Monday, May 27th, 2019

A Air Aspects by Terry Young
No-fly zones, and ever changing rules



NO-FLY ZONES, AND EVER CHANGING RULES




The Hampton Roads area is a challenging place to fly a drone, especially for commercial projects. With several military airfields, Norfolk International Airport, small airports, and heliports, about 50 percent of the area is officially off-limits for drone flights.

Thanks to several publicized incidents over the last few months involving drones flying near airports and other restricted areas, things are getting stricter and more limited, and, hopefully, safer.

In late 2018, the FAA announced that it will introduce new rules for drones, and become more proactive with policing and enforcing the rules. In preparation, a new regulation regarding drone identification came into effect. All drones must now clearly display their FAA identification number on them. This and new FAA database lookup tools make it easier for law enforcement to immediately tell who is trying to fly under-the-radar. The FAA receives over 100 such reports a month.



With penalties of up to $20,000 for people flying illegally themselves, and for the person who hired them, hopefully, people will think twice about hiring an illegal, uninsured drone pilot.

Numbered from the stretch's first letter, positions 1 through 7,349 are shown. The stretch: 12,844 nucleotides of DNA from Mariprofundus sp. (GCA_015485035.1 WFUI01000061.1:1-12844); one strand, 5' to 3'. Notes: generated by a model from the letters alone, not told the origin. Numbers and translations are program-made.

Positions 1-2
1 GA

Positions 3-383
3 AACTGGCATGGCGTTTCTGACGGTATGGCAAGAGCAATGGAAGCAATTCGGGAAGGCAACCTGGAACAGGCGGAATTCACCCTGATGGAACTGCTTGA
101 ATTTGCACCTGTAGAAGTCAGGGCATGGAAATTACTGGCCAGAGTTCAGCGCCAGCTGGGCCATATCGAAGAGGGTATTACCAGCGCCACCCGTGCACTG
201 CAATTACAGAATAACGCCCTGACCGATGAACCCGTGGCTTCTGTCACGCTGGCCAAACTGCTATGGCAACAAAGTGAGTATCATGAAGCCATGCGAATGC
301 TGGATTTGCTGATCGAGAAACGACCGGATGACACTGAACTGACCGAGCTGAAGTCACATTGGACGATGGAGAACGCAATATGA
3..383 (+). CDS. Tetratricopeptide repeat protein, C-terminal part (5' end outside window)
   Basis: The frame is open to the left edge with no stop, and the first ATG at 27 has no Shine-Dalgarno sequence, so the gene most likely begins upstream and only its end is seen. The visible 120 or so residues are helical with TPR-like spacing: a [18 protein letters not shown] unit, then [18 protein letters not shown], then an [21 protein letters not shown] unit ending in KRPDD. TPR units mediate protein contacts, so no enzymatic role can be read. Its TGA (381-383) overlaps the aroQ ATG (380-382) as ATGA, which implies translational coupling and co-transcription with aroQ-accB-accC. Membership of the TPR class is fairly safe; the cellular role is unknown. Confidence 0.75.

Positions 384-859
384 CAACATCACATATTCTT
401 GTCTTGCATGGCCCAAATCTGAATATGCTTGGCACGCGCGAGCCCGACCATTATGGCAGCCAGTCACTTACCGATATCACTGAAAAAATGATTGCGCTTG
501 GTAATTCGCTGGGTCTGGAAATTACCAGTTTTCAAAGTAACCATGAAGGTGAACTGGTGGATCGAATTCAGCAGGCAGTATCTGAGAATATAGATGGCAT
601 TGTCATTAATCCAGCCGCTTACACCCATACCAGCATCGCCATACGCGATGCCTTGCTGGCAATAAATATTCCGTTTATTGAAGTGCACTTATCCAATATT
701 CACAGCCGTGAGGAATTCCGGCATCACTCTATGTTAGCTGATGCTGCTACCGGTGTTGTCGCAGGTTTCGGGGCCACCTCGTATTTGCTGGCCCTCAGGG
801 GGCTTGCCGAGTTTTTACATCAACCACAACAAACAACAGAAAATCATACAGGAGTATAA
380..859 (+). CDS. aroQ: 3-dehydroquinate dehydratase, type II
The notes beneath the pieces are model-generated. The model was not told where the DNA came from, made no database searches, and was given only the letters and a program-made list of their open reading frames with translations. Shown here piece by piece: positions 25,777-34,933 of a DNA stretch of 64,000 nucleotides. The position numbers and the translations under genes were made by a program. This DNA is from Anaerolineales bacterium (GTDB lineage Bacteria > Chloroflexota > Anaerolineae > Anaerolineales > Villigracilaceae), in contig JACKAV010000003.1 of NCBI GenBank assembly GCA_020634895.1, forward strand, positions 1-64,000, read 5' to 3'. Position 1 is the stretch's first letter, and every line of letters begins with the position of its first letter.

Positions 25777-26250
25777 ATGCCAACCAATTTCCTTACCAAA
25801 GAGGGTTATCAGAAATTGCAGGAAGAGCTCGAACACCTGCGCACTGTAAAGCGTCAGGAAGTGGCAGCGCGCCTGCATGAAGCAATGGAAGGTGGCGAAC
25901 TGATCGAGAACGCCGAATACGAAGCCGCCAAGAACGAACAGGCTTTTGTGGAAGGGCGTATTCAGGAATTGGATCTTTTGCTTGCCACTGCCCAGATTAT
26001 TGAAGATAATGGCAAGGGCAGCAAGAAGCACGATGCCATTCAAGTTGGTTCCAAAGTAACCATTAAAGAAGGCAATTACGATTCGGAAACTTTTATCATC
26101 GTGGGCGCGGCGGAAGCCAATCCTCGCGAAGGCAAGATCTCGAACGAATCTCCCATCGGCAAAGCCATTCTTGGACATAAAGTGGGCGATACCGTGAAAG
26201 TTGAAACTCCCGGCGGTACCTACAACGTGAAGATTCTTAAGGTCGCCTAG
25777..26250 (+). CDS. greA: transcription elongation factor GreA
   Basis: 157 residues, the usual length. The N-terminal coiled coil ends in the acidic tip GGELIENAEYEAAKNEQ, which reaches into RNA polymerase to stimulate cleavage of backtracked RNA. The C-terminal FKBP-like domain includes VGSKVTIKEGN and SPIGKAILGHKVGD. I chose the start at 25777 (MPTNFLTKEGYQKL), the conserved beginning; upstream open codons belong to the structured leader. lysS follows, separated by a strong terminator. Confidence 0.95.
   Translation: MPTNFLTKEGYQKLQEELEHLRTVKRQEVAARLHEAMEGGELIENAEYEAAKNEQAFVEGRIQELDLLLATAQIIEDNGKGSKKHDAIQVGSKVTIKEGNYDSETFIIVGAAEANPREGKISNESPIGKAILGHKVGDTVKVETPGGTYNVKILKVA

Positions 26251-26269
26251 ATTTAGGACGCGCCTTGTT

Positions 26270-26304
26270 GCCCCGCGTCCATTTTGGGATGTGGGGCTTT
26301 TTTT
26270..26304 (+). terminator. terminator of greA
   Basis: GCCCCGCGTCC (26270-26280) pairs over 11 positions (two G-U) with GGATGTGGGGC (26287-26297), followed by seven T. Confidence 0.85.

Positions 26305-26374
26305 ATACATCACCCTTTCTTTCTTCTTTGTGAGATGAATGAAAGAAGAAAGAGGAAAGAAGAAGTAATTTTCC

With penalties of up to $20,000
for people flying illegally themselves,
and for the person who hired them,
hopefully, people will think twice about
hiring an illegal, uninsured drone pilot.


Because there are also so many drone accidents, (just search YouTube for 'drone crash compilation'), the FAA is expected to introduce a basic testing and certification procedure for recreational pilots.

Luckily, for those of us who are FAA licensed, flights are getting faster and easier with fewer hoops we have to jump through. Previously, if you were a commercial pilot needing to fly in a restricted zone, you had to call the air traffic control tower, identify yourself and inform them of all the details of your flight. In addition, those using DJI drones sometimes had to unlock the flying area by having a code that had to be entered sent to their phones.

The FAA has rolled out a new system called LAANC - Low Altitude Authorization and Notification Capability, which allows licensed drone pilots to obtain almost immediate permission for FAA controlled no-fly zones through a mobile application.

The application communicates with the tower and the FAA database registration. After answering questions about the intended flight, it generates an authorization code to allow the flight.

Several things have to be considered when you're using aerial photos and video to promote yourself. This is where an experienced, licensed and insured photographer can really make you stand out from the crowd.




Terry Young is an FAA licensed drone pilot and professional photographer and videographer.  His 30 plus years of experience in pre- and post-production of both still photography and video, coupled with the latest equipment,  enable him to capture amazing, high quality images.




www.AirAspects.com

757-549-4764